We compile citations and summaries of about 400 new articles every week.
Email Signup | RSS Feed

HELP: Tutorials | FAQ
CONTACT US: Contact info

Search Results

Journal Article


Seise A, Peltola H, Leden L, Virkkunen M. Res. Rep. Finn. Transp. Agency 2012; (38): online.


(Copyright © 2012, Finnish Transport Agency)






Since 1999, a systematic inventory has been carried out of conditions and traffic volumes at Finnish level crossings between state-owned railways and roads. We compiled accident data from these level crossings and studied the effects of various variables on accident numbers. Accident prediction models were created to predict overall numbers of level crossing accidents and significant accidents (as defined by ERA). The main factors affecting accident numbers were: number of road and rail vehicles using the level crossing, warning devices, speed limit on the road and rail and sight conditions after bush removal, and type of road surface. Using the collected data, a new safety evaluation tool was created. A similar tool called Tarva (for estimation of traffic safety effects of improvements using impact coefficients) had previously been created for Finnish and Lithuanian highways. The newly created program, Tarva LC, made it possible to (i) review the factors affecting level crossing safety, (ii) evaluate the current safety of all the level crossings on the state rail network as reliably as possible, (iii) estimate the safety effects of level crossing improvements, and (iv) study the cost-effectiveness of such improvements. Combining data from accident prediction models and accident history, it is possible to estimate the expected number of accidents at each level crossing if no improvements are implemented. To estimate the safety effects or benefits of making improvements, we need both the expected number of accidents without those improvements (estimated as mentioned above) and the results of research from other countries showing how much accident numbers are reduced from such measures being implemented. Knowing the average implementation costs, one can then calculate the cost-effectiveness of various measures or combinations of measures. Having the expected numbers of accidents available and using common evaluation principles as well as same effect coefficients not only help in making evaluations but also enhance the comparability of results.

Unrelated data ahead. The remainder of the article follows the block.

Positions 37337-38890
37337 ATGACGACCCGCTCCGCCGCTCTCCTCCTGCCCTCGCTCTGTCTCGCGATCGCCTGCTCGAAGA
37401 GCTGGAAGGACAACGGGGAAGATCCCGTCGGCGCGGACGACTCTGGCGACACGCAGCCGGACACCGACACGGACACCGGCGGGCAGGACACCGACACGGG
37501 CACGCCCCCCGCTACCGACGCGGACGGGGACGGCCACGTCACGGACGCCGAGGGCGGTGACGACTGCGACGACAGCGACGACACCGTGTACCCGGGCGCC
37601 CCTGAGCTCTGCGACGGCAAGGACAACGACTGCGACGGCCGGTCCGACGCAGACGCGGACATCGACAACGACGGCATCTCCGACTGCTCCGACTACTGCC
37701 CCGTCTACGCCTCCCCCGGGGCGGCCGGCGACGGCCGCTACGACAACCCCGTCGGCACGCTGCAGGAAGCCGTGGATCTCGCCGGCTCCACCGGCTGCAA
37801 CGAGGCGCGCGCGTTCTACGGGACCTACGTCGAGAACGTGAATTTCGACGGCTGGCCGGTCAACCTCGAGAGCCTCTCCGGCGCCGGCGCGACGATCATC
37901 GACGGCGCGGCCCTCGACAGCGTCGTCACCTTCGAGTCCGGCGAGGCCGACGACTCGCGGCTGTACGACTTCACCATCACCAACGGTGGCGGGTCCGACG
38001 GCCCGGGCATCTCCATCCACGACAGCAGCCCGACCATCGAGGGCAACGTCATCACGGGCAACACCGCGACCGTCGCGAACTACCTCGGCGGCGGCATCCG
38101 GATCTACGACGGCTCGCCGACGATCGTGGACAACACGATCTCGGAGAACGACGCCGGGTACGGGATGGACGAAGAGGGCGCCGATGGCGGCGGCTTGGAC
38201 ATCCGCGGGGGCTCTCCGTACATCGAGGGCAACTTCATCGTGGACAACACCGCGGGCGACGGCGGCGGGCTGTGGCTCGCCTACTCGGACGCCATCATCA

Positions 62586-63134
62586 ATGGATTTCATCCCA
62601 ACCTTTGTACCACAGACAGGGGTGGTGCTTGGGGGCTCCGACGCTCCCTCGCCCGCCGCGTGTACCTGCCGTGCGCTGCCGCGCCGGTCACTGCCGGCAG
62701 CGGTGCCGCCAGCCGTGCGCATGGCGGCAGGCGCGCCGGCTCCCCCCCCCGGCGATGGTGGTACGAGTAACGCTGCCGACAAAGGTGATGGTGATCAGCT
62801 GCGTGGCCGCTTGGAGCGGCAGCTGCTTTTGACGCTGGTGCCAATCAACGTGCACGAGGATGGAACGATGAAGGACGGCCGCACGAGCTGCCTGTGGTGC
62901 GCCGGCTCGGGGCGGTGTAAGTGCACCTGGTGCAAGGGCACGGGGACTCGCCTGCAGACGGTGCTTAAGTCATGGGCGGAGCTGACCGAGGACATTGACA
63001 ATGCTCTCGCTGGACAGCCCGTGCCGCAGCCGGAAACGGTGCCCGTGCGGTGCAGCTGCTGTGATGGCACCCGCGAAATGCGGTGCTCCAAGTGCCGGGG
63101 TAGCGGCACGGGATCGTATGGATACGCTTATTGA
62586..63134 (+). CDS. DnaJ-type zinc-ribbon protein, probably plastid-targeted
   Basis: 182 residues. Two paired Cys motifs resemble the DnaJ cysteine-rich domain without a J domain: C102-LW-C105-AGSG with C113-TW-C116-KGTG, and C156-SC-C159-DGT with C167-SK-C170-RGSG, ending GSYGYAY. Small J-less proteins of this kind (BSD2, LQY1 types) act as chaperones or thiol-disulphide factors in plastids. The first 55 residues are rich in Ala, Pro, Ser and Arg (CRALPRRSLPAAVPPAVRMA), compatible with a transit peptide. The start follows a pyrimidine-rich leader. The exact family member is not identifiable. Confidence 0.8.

All SafetyLit records are available for automatic download to Zotero & Mendeley